Tracking Productivity:The Office environment always gave an easy way to observe people and their productivity. Without the proper capability to track productivity, it is easy for any team to slip into a low-performing team with WFH. Most organizations were introduced to the idea of monitoring remote productivity, only recently. Today, the tracking remains mainly manual and has significant scope for getting automated. Since productivity is dependent on task allocation, these tracking platforms need to function seamlessly with remote collaboration, team discussions, and meetings. There are popular tools that specialize in remote collaboration and productivity measurement that may help organizations overcome this challenge. Collaboration platforms such as Slack, Trello, Mural, Proofhub, Bitrix, ActivTrak and similar tools can help improve productivity remotely. Scrum teams are another way that is already proven to be highly effective in remote working but restricted mainly to the technology workforce.
Learning:Organizations require their employees to learn and adapt to the changing industry needs. Research publications by the World Economic Forum, have shown that learning agility and adaptability are among the desired behavioral traits for future leaders. Another research says that some people tend to learn faster, when facing challenges and when there is no one to help them. WFH ends up creating such a situation physically for employees who are working alone and pushes them to find solutions by themselves, before escalating or reaching out to their colleagues for help. WFH could, therefore, be a catalyst in driving professionals to become self-learners. The crisis could become an opportunity for organizations to identify future leaders and change agents. It is equally important that managers work closely with employees digitally and provide learning support to those in need.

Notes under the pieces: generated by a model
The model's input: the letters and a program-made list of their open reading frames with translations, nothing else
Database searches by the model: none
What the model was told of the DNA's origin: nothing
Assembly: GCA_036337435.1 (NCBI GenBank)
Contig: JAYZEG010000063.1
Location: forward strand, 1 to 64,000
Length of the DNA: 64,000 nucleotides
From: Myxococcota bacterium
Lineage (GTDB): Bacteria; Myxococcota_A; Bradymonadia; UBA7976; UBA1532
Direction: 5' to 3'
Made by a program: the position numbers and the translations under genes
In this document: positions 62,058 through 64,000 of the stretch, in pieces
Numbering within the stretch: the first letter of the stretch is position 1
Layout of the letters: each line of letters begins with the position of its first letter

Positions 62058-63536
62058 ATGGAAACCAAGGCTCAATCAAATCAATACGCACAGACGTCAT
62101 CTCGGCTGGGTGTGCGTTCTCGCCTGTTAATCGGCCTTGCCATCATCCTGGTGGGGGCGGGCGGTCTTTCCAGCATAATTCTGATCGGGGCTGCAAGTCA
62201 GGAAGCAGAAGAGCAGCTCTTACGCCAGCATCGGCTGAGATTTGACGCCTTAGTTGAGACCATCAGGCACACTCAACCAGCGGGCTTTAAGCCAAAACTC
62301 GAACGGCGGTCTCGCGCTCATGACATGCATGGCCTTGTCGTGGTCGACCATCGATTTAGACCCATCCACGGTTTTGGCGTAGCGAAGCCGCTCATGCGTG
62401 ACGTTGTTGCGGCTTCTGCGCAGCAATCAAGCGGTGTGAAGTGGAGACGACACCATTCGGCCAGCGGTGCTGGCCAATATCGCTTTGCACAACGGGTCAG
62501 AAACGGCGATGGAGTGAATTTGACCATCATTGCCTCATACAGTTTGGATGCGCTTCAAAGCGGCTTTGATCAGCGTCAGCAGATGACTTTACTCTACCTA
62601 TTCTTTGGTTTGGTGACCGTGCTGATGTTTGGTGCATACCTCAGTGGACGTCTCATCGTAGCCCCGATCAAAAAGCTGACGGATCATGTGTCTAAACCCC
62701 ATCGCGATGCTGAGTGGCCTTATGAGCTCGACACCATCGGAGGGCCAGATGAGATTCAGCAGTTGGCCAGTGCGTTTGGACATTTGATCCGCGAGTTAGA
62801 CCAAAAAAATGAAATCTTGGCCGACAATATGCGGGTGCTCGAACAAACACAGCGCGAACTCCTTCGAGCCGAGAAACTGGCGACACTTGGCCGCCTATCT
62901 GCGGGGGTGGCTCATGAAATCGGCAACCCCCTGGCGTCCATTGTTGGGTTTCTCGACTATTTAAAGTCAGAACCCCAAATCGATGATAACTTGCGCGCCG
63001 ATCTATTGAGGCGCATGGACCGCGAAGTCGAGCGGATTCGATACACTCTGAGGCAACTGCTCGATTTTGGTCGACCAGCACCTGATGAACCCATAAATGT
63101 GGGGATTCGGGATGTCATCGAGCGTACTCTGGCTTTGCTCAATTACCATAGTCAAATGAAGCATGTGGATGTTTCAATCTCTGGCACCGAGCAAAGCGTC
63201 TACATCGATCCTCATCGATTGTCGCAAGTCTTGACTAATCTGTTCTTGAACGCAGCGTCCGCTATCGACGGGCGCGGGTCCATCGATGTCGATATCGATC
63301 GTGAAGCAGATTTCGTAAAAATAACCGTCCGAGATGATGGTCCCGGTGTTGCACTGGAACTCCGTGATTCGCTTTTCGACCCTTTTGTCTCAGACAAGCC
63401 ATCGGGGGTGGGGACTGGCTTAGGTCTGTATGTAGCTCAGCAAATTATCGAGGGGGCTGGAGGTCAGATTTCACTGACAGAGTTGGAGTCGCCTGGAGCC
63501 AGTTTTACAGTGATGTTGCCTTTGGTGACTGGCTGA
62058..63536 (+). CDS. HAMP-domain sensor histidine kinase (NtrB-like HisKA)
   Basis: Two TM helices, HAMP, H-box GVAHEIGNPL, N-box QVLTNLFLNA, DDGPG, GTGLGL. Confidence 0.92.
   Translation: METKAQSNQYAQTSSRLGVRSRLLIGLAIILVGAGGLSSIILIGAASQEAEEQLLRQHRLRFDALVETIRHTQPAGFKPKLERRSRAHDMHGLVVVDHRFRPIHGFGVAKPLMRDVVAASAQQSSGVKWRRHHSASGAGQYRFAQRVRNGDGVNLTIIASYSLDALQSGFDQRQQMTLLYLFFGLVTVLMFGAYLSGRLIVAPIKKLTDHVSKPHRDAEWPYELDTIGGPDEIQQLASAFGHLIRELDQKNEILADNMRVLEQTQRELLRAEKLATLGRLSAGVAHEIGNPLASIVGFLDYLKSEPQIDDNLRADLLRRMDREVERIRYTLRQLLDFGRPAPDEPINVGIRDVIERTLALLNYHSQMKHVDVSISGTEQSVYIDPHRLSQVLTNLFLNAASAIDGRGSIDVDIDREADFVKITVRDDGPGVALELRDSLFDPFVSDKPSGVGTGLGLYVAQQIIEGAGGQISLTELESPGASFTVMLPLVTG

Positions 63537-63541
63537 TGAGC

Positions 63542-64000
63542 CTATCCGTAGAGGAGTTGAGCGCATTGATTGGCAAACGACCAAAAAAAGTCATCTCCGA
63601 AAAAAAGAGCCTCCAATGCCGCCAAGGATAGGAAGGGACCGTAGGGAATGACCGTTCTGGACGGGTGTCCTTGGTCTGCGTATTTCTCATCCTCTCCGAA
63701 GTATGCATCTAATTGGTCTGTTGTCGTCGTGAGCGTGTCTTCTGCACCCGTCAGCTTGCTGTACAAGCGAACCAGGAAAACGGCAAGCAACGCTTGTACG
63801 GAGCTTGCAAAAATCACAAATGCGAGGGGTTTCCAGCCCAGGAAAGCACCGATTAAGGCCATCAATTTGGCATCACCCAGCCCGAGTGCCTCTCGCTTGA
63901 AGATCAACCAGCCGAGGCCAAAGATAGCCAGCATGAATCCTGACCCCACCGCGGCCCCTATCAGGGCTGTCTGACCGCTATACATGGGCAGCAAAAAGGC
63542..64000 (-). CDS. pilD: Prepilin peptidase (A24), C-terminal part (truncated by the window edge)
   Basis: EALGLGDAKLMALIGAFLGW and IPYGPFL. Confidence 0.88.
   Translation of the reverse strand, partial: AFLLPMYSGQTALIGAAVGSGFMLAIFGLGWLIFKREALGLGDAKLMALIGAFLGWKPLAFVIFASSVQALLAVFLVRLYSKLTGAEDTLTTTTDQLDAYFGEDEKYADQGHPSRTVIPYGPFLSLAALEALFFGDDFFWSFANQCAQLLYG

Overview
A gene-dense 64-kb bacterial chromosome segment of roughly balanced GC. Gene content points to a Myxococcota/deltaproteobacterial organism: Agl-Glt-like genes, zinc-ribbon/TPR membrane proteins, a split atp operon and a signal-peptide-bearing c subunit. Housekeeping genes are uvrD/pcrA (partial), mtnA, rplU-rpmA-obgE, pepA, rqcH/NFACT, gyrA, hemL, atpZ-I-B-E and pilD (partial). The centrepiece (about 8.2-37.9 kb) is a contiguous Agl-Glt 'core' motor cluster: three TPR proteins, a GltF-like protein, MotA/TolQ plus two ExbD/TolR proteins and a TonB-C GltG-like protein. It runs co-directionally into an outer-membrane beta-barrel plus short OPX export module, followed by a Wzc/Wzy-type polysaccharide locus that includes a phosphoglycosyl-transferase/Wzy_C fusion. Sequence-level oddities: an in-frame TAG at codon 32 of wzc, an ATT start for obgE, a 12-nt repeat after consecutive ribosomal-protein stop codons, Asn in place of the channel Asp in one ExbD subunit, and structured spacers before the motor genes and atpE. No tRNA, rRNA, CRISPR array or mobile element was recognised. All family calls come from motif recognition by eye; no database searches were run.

Work-life balance:COVID has shown another side of working from home. It is overworking. With almost no option to move out from home, employees tend to spend more time on their computers, essentially overworking. However, like any new phenomenon, even remote working will eventually get more organized. Organizations need to devise policies and practices that enable a balanced work regime that doesn’t encroach on personal space.
Self-evaluation:Office working ensures that employees are visible and working together as a team. Regular appraisals, feedback, and engagement helped keep the individuals motivated. With the WFH model, it becomes vital for companies to create dashboards or digital reports that enable employees to monitor their performance against expectations. Without such a system in place, the WFH model can get under strain with employees feeling lonely, left out, and unclear about their performance.
Security:Another challenge associated with remote work is cyber and data security. As per Techradar, around a trillion phishing emails are sent every year, by hackers across the globe. To tackle the ever-increasing threats, companies need to create and enforce strict data management standards. Few such practices include using cross-platform Data Loss Prevention (DLP) systems, strong password standards, two-factor authentication for company accounts, using VPN solutions from reliable industry providers. Companies need to enforce advanced encryption standards for managing sensitive data such as payment information, personal data of customers, and regular audits. Most importantly, employers need to educate their employees regarding the latest cybersecurity threats with examples regularly, which can help spread awareness.
You may also read: The Art of Digital Transformation
WFH is here to stay, and it is high time companies develop strategies to make the best use of this opportunity. While WFH can save a lot of real estate and corresponding expenses for employers, it can also help save money for employees, reduce pollution, eliminate the stress due to office commute, and help improve work-life balance. Technology has already provided us the foundation. It is up to us to develop better controls and strategies to create a sustainable remote work culture.